2014 Season Stats: .258/.404/.461, 6 HR, 12 RBI, 19 R, 143 wRC+, 0.9 WAR
ZIPS (U): .278/.412/.490, 26 HR, 72 RBI, 84 R, 149 wRC+, 4.8 WAR
Once known for being a power hitter, he has become something much greater. MLB.com's Anthony Castrovince used the adjectives “walk drawing” and “pitcher-exhausting” to describe how important Votto is to the Reds’ lineup.
And he’s right.
To be sure, Votto still has power and can take a ball down the line or find the alley, but he is best served making things happen by being patient. And as Castrovince noted, his recent move to the two-hole has paid dividends for the rest of the team's lineup.
4. Andrew McCutchen, CF, Pittsburgh Pirates
2014 Season Stats: .321/.438/.511, 4 HR, 19 RBI, 19 R, 161 wRC+, 1.9 WAR
ZIPS (U): .299/.398/.494, 2 HR, 85 RBI, 94 R, 150 wRC+, 6.8 WAR
Not that it matters, but Pittsburgh Pirates center fielder Andrew McCutchen isn’t getting very much help from the rest of the batting order. Outside of the rather audacious numbers he is putting up, no other Pirates hitter has cracked .280, with the exception of Gaby Sanchez, who has less than half as many at-bats as McCutchen.
It is an ugly situation.
That hasn’t stopped McCutchen from putting together another monster season, though. He is a little banged up at the moment, but he will still be the guy the Pirates lean on for leadership and results.
3. Clayton Kershaw, SP, Los Angeles Dodgers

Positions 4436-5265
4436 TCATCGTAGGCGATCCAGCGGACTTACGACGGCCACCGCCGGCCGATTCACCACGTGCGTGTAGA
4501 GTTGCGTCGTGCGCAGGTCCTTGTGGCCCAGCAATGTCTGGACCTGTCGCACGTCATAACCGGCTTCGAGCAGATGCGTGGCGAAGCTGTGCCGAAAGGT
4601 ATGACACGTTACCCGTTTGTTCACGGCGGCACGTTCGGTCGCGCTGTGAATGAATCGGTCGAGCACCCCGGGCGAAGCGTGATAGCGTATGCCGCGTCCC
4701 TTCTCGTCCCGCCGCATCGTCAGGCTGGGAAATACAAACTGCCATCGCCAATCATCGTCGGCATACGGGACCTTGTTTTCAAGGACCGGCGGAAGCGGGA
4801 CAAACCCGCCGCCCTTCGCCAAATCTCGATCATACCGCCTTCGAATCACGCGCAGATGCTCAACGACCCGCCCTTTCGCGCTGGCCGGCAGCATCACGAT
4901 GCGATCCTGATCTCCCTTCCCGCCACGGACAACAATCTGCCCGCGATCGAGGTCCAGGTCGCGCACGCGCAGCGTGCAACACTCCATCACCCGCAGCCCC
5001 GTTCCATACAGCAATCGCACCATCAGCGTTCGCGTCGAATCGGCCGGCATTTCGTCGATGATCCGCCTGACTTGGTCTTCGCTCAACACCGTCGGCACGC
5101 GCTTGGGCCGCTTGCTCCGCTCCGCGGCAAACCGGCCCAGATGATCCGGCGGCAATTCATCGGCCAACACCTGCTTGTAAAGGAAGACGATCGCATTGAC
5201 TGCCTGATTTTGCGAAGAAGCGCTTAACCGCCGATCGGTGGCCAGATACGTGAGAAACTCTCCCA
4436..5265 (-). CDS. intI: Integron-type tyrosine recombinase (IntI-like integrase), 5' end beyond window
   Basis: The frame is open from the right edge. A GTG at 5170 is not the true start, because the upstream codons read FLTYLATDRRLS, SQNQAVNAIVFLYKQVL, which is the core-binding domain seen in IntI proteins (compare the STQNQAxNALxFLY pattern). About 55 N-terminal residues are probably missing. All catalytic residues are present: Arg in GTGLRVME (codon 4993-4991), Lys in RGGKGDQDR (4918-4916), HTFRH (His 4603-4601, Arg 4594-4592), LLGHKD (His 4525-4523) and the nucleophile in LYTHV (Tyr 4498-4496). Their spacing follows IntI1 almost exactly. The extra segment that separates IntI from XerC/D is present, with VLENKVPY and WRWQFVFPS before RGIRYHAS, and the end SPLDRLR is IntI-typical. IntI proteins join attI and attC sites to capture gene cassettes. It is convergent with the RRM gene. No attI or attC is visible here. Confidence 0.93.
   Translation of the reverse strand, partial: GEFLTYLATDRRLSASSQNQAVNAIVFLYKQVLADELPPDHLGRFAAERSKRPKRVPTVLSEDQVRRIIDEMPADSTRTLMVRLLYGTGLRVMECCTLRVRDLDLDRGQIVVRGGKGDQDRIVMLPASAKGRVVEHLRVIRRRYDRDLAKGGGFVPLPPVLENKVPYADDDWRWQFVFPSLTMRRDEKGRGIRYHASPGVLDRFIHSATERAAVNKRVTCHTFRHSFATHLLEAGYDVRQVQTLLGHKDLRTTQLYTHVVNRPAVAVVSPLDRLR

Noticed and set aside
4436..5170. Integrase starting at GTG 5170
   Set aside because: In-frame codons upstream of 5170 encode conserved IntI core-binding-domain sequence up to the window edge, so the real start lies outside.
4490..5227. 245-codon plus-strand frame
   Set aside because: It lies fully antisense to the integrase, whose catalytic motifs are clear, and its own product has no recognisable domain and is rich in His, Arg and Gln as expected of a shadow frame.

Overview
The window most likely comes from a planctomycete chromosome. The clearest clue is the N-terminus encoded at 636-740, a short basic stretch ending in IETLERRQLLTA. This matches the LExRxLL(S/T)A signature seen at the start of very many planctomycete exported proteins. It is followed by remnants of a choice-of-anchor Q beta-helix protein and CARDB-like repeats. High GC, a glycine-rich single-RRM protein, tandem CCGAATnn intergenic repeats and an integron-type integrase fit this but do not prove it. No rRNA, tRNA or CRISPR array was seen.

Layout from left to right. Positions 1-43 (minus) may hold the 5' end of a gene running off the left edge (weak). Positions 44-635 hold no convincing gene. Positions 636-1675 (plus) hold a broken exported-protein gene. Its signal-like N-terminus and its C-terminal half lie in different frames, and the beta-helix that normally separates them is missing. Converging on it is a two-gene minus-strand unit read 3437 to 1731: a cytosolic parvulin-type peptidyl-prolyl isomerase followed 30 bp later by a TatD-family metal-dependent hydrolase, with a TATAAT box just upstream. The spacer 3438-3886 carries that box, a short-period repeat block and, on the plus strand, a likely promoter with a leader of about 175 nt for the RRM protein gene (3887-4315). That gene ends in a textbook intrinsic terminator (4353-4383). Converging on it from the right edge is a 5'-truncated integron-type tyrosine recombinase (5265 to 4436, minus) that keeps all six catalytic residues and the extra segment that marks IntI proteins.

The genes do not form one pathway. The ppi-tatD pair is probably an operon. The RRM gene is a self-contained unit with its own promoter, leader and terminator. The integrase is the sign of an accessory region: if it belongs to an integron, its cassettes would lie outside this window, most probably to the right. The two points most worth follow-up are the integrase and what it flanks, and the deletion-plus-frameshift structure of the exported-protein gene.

2014 Season Stats: 2-0, 1.74 ERA, 1.46 FIP, 10.89 K/9, 0.44 BB/9, 0.8 WAR
ZIPS (U): 14-4, 2.20 ERA, 2.52 FIP, 9.50 K/9, 1.84 BB/9, 4.1 WAR
Clayton Kershaw is back in Dodgers’ blue after starting the season on the disabled list, and my, oh my, was he missed by pretty much every fan of MLB.
There isn’t a left-hander in the game who is as filthy and as competitive as Kershaw is. A lot can be said for the likes of Chris Sale and David Price, but until Kershaw gives up the title, he is the best one of the bunch.
Sure, he’s only started three games since coming back, but it has been enough to tell that he’s suffering no ill effects from his layoff. It’ll be some time before Kershaw’s stock goes down.
2. Mike Trout, OF, Los Angeles Angels
2014 Season Stats: .272/.359/.524, 7 HR, 24 RBI, 25 R, 146 wRC+, 2.4 WAR
ZIPS (U): .290/.390/.531, 30 HR, 98 RBI, 116 R, 158 wRC+, 9.5 WAR
Los Angeles Angels outfielder Mike Trout has all the tools and uses them to be one of the best players in the game. His batting average isn’t where it usually is, but that isn’t how players are judged anymore.
His wRC+ is fantastic, his slugging percentage is outstanding, and he already has a 2.4 WAR. Those are numbers indicative of a player whose stock is right where it needs to be.
Rob Neyer of Fox Sports pointed out that Trout strikes out way too much, and he’s right. The young outfielder is one of the few, however, that can get away with being such a free-swinger.
1. Miguel Cabrera, 1B, Detroit Tigers
2014 Season Stats: .290/.331/.478, 5 HR, 30 RBI, 13 R, 120 wRC+, 1.0 WAR
ZIPS (U): .307/.380/.545, 34 HR, 127 RBI, 92 R, 151 wRC+, 5.5 WAR
After a slower start than usual, Miguel Cabrera has turned it on recently. The early-season problems weren’t necessarily ones caused by declining talent, but rather comfort.
Sure it’s possible Cabrera won’t regain the form that earned him our attention and all that money. But I doubt it.
Cabrera has said repeatedly he feels fine after an off-season surgical procedure to his core muscle. There is no reason not to believe him. The issue is more about timing.
Even though he is back to his normal physical state, he is still in the process of regaining his preinjury form.
The Detroit Tigers have one of the best lineups in MLB, and Cabrera is the linchpin. The scary thing? He’s just rounding into form.
It would be a mistake to think that there is anything wrong with Cabrera. He is too good.